Franklin County’s unemployment rate took a tiny jump in the right direction in February.
According to preliminary numbers released Friday by the Florida Department of Economic Opportunity, the county’s jobless rate for February stood at 6.0 percent, a drop of one-tenth of 1 percent, from 6.1 percent in January.
The unemployment rolls added two people in February, growing from 312 to 314 people in search of work. This decrease in joblessness occurred because the workforce grew by 95 people, from 5,099 to 5.194. The current work force has 143 more workers than one year ago, when it comprised 5,051 workers and the jobless rate was higher, at 6.7 percent.
The February jobless picture tied the county with Sarasota County, for 24th best among Florida’s 67 counties. Franklin was worse for unemployment than Sarasota, Orange, Santa Rosa, Liberty, Jefferson, Calhoun, Clay, Wakulla, Union, Collier, Baker, Seminole, Nassau, Holmes, Leon, Sumter, Broward, Jackson, Bradford, St. Johns, Alachua, Okaloosa, Walton, and Monroe, the state’s best at 3.8 percent.
The unemployment rate in the CareerSource Gulf Coast region - Bay, Franklin, and Gulf counties - was 6.4 percent in February, 1.6 percentage points lower than the year ago rate of 8.0 percent, while 0.1 percentage point above the current state rate of 6.3 percent.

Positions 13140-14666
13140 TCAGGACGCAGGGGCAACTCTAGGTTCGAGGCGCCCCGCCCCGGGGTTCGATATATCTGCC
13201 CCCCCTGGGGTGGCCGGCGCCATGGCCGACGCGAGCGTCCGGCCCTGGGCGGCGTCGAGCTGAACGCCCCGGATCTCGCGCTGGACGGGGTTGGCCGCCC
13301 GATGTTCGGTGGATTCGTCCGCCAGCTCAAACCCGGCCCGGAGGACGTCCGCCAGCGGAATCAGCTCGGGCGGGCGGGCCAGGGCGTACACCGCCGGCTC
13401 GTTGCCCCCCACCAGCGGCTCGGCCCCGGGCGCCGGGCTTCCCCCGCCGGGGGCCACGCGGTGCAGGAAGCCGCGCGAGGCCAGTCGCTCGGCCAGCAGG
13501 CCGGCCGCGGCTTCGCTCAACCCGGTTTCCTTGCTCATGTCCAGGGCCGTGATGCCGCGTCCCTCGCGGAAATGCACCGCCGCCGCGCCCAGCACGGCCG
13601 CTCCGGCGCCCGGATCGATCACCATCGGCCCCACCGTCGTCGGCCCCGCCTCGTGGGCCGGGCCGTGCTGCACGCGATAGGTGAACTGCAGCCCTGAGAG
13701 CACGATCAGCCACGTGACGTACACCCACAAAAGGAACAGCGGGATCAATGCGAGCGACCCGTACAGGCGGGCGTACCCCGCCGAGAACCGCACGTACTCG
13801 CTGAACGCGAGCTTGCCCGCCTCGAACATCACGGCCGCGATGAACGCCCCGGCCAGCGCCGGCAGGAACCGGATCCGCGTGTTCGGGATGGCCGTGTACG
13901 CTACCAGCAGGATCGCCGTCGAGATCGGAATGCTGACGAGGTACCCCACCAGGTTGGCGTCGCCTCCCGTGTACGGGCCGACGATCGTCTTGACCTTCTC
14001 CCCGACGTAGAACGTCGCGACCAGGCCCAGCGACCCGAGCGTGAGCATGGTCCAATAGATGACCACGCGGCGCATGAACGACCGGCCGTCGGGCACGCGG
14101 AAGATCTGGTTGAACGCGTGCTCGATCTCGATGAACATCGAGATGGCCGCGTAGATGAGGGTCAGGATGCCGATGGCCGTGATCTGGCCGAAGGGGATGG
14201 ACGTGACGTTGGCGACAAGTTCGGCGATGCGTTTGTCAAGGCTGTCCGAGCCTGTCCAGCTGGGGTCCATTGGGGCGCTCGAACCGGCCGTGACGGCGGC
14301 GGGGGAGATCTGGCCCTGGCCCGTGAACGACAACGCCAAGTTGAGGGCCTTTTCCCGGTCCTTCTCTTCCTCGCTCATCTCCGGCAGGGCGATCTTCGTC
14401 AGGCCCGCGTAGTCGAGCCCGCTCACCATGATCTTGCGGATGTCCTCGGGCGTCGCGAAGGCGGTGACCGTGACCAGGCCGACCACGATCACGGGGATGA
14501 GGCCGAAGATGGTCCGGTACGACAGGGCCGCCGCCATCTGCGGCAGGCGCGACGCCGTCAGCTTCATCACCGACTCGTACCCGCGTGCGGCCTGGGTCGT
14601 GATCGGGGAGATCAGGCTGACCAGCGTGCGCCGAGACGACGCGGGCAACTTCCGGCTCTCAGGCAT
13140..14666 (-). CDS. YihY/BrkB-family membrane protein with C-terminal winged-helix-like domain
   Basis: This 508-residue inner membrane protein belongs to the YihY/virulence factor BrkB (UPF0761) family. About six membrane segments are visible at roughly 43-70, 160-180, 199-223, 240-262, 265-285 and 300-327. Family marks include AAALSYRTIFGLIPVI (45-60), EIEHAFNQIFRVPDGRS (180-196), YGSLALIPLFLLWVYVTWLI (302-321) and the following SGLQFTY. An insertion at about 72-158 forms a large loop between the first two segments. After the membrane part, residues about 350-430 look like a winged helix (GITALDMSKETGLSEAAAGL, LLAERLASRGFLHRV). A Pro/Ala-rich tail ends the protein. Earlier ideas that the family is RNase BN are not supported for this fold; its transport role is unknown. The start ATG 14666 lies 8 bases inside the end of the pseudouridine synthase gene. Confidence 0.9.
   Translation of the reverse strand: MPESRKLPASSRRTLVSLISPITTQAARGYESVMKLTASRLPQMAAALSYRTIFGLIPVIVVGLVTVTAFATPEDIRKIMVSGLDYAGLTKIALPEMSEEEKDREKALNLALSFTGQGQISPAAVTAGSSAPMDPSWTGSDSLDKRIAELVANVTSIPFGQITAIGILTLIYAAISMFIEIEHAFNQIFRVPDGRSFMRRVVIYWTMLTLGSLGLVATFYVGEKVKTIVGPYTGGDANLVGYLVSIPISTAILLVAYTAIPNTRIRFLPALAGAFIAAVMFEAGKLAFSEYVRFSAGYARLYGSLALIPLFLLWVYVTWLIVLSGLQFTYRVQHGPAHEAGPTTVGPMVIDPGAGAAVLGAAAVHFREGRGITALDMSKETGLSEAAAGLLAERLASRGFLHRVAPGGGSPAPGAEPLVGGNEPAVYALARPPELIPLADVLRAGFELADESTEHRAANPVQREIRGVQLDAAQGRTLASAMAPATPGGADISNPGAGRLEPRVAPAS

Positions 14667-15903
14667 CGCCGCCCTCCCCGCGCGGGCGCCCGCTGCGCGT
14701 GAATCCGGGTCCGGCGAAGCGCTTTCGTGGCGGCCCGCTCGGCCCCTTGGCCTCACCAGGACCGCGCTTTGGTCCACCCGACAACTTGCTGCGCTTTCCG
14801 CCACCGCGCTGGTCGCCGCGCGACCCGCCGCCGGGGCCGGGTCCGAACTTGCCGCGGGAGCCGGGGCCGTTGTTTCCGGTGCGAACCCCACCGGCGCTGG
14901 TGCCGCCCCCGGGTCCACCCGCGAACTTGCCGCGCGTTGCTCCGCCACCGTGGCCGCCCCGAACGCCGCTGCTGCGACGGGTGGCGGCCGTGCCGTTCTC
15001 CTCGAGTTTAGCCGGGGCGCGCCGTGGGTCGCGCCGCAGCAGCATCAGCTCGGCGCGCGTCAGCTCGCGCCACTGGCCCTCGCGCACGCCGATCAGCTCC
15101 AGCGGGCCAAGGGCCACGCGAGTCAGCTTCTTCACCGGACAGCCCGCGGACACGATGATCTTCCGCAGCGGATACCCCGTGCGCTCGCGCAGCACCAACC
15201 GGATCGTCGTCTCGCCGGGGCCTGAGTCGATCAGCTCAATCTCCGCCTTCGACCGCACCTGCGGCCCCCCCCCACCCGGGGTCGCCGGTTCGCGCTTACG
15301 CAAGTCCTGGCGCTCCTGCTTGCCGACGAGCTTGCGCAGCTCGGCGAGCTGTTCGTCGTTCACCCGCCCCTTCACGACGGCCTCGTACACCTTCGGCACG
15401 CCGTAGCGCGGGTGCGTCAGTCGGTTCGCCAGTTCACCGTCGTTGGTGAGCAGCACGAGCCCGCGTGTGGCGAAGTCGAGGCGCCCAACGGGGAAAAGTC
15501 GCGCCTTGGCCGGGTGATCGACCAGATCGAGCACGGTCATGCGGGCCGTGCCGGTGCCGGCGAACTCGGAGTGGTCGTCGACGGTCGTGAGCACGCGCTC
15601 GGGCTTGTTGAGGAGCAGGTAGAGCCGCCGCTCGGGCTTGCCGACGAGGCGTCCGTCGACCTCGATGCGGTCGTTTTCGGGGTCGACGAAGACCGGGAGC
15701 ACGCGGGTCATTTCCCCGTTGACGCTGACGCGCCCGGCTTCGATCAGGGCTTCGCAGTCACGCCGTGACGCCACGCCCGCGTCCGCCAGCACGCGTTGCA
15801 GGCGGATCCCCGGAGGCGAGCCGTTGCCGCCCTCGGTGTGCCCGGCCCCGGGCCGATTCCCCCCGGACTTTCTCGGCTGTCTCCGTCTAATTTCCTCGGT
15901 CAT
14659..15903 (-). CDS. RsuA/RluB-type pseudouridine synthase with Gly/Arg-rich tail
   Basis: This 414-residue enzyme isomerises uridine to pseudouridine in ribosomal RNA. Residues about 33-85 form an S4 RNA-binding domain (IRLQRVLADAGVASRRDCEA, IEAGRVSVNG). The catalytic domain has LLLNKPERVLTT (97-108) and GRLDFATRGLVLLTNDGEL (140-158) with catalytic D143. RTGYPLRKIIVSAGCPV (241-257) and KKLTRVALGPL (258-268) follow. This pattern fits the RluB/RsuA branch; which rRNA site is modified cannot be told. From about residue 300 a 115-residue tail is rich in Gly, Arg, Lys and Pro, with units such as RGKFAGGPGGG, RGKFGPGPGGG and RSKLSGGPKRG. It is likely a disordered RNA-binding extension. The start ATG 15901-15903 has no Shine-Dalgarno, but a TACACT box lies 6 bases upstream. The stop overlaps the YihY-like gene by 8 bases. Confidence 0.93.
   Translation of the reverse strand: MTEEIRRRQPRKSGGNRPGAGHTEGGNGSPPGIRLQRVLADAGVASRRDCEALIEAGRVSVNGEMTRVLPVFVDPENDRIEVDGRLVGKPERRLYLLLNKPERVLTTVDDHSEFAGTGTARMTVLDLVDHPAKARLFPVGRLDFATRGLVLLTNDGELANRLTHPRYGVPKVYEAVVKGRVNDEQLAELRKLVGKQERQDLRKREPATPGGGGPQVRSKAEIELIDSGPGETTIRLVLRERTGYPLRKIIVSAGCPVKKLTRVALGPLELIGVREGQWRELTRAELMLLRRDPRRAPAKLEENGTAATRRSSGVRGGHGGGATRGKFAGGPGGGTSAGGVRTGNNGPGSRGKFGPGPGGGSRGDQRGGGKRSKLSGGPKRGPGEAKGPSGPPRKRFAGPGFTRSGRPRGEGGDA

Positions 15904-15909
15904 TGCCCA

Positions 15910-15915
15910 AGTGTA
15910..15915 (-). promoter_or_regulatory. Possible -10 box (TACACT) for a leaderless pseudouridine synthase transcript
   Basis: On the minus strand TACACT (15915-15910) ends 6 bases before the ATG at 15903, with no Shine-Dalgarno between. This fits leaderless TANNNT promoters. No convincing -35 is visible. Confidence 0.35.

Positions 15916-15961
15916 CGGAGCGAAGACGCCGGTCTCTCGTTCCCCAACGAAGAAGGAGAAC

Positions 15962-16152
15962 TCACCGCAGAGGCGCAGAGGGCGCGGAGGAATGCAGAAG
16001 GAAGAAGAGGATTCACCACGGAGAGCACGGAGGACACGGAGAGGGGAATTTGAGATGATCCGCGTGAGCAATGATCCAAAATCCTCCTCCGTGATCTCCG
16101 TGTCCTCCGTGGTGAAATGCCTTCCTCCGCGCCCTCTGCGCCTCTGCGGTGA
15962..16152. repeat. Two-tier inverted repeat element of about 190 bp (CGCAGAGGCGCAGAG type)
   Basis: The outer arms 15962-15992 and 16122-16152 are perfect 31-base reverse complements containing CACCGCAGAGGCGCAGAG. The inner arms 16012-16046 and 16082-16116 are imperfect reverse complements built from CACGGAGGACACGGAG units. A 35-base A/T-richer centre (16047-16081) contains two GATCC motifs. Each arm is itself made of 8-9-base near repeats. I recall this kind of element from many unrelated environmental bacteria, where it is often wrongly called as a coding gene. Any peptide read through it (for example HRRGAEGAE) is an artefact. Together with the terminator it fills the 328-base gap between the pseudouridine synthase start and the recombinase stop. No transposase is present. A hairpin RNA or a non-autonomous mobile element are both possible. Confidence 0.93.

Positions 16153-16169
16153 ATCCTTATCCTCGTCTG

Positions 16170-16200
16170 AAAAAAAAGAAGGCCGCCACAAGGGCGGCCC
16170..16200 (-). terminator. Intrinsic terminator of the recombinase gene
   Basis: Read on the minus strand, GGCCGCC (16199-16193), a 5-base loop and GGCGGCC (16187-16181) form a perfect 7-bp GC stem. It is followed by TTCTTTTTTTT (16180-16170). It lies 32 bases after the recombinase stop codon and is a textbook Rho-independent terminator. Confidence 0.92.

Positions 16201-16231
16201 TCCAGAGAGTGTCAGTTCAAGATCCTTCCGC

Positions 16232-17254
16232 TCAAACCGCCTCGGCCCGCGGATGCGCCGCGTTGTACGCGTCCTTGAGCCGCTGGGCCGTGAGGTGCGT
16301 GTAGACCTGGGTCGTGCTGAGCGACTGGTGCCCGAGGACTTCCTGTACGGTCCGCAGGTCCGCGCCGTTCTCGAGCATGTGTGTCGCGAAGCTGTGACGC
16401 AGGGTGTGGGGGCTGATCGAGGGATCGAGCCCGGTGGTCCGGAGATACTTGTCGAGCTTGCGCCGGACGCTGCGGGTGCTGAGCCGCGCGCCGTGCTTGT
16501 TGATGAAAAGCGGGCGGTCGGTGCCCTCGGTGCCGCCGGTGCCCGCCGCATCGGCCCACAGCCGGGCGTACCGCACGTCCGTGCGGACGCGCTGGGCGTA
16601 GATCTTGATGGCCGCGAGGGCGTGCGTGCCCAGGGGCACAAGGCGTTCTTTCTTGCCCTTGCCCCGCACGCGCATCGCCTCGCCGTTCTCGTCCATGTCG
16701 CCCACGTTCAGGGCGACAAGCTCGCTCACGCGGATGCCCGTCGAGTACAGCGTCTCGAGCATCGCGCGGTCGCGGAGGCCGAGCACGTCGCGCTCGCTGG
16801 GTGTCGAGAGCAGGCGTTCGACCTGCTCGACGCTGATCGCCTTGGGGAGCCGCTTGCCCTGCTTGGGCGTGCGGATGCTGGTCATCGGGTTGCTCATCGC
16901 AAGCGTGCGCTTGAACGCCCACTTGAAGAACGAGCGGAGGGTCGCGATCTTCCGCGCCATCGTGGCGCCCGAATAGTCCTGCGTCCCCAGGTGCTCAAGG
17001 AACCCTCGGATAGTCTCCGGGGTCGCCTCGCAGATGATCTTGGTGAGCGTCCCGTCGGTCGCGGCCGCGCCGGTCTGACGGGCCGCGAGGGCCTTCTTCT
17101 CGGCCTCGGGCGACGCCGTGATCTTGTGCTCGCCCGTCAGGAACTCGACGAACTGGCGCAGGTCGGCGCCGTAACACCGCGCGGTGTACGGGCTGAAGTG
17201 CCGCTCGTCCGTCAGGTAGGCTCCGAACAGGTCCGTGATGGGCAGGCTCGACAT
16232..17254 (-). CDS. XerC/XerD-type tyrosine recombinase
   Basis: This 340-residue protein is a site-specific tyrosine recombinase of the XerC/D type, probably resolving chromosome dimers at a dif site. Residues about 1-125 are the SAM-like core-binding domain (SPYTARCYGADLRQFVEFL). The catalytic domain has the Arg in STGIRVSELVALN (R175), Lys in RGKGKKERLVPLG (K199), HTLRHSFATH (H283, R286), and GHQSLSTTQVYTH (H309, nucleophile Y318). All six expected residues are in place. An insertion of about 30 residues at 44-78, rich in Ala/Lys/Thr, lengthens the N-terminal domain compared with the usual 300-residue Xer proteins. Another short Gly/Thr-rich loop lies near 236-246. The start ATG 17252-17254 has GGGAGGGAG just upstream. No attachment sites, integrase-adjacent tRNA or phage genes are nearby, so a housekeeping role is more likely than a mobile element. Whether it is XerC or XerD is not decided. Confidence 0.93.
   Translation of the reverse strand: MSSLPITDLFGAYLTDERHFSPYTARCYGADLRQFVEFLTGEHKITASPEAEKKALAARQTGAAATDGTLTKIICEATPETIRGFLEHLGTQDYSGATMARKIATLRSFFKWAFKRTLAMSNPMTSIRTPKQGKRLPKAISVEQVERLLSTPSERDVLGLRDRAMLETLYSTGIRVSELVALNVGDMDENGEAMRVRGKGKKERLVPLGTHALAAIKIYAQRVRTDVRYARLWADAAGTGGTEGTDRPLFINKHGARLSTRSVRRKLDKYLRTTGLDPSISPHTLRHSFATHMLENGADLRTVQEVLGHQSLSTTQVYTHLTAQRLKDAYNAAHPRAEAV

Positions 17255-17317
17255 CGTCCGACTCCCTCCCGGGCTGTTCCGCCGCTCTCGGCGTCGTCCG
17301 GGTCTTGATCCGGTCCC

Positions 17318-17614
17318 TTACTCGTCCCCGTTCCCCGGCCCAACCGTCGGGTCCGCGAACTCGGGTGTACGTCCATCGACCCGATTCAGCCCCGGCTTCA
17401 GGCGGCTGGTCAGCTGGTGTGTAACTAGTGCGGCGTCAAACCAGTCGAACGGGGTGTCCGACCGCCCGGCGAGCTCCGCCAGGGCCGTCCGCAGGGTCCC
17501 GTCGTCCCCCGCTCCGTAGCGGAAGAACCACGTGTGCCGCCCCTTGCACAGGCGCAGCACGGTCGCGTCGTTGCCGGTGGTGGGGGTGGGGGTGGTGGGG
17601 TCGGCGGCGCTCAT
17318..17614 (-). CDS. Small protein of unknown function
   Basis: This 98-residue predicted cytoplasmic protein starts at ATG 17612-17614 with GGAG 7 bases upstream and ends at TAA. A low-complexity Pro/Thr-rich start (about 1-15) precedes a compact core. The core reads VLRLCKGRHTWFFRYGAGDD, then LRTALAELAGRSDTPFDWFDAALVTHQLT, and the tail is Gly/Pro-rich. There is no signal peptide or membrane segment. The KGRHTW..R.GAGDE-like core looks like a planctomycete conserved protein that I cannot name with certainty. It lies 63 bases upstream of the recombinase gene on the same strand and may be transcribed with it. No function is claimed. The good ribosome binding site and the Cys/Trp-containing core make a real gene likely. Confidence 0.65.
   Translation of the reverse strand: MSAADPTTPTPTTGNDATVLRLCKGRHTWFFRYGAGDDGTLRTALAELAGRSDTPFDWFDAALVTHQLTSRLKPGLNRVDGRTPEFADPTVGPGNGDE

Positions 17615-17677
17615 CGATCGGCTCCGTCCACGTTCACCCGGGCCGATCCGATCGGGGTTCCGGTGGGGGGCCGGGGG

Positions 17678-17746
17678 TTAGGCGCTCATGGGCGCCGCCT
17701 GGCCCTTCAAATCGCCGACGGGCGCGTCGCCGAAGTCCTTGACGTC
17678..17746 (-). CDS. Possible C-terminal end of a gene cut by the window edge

Gulf County had a jobless rate of 6.5 percent, and Bay County 6.4 percent. Out of a labor force of 100,877, there were 6,436 unemployed residents in the Gulf Coast region.
“Given the seasonality of the regional market, we anticipated a lower unemployment rate regionally,” said Kim Bodine, executive director of CareerSource Gulf Coast. “Generally, this time of year brings increased opportunities in tourism and hospitality. It is good to see all three of the counties we serve with lower numbers than last month – but there is much work left to do.”
Bodine underlined additional positive indicators in the DEO report. “Job postings are up, and it is encouraging to see employer confidence climbing,” she said. “This is a direct reflection of growing optimism in our economic recovery.”
In February 2014, there were 73,200 nonagricultural jobs in the Panama City-Lynn Haven-Panama City Beach metro area (Bay County), up 1,600 jobs over the year. The metro area’s annual rate of job growth was 2.2 percent, while the state increased at a rate of 3.0 percent.
Six out of 10 industries gained jobs over the year and two industries lost jobs over the year. Professional and business services (+900 jobs) gained the most jobs, followed by trade, transportation, and utilities (+600 jobs); mining, logging, and construction (+300 jobs); financial activities, manufacturing, and leisure and hospitality (+100 jobs each). The industries losing jobs were government (-300 jobs) and other services (-200 jobs). Information and education and health services remained unchanged over the year.
Of the 22 metro areas in the state, the Panama City-Lynn Haven-Panama City Beach metro area had the highest growth rate over the year in professional and business services employment (+11.5 percent).